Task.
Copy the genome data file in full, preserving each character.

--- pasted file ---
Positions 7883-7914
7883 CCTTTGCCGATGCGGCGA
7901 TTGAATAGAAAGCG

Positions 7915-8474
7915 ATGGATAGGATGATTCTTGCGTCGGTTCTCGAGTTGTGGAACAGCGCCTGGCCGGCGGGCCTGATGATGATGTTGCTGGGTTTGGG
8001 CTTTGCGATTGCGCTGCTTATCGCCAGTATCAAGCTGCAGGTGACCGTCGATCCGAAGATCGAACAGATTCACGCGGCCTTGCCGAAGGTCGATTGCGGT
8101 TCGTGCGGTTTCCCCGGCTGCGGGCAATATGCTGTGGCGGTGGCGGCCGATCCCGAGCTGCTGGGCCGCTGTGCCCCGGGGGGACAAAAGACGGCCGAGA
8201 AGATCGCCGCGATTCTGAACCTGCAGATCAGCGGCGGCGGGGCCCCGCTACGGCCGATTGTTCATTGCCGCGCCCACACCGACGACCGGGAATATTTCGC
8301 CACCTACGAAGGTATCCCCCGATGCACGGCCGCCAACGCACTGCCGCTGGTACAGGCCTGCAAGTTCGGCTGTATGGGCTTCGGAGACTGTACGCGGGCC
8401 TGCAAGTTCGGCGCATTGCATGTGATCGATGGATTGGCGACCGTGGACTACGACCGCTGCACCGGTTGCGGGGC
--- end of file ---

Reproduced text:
Positions 7883-7914
7883 CCTTTGCCGATGCGGCGA
7901 TTGAATAGAAAGCG

Positions 7915-8474
7915 ATGGATAGGATGATTCTTGCGTCGGTTCTCGAGTTGTGGAACAGCGCCTGGCCGGCGGGCCTGATGATGATGTTGCTGGGTTTGGG
8001 CTTTGCGATTGCGCTGCTTATCGCCAGTATCAAGCTGCAGGTGACCGTCGATCCGAAGATCGAACAGATTCACGCGGCCTTGCCGAAGGTCGATTGCGGT
8101 TCGTGCGGTTTCCCCGGCTGCGGGCAATATGCTGTGGCGGTGGCGGCCGATCCCGAGCTGCTGGGCCGCTGTGCCCCGGGGGGACAAAAGACGGCCGAGA
8201 AGATCGCCGCGATTCTGAACCTGCAGATCAGCGGCGGCGGGGCCCCGCTACGGCCGATTGTTCATTGCCGCGCCCACACCGACGACCGGGAATATTTCGC
8301 CACCTACGAAGGTATCCCCCGATGCACGGCCGCCAACGCACTGCCGCTGGTACAGGCCTGCAAGTTCGGCTGTATGGGCTTCGGAGACTGTACGCGGGCC
8401 TGCAAGTTCGGCGCATTGCATGTGATCGATGGATTGGCGACCGTGGACTACGACCGCTGCACCGGTTGCGGGGC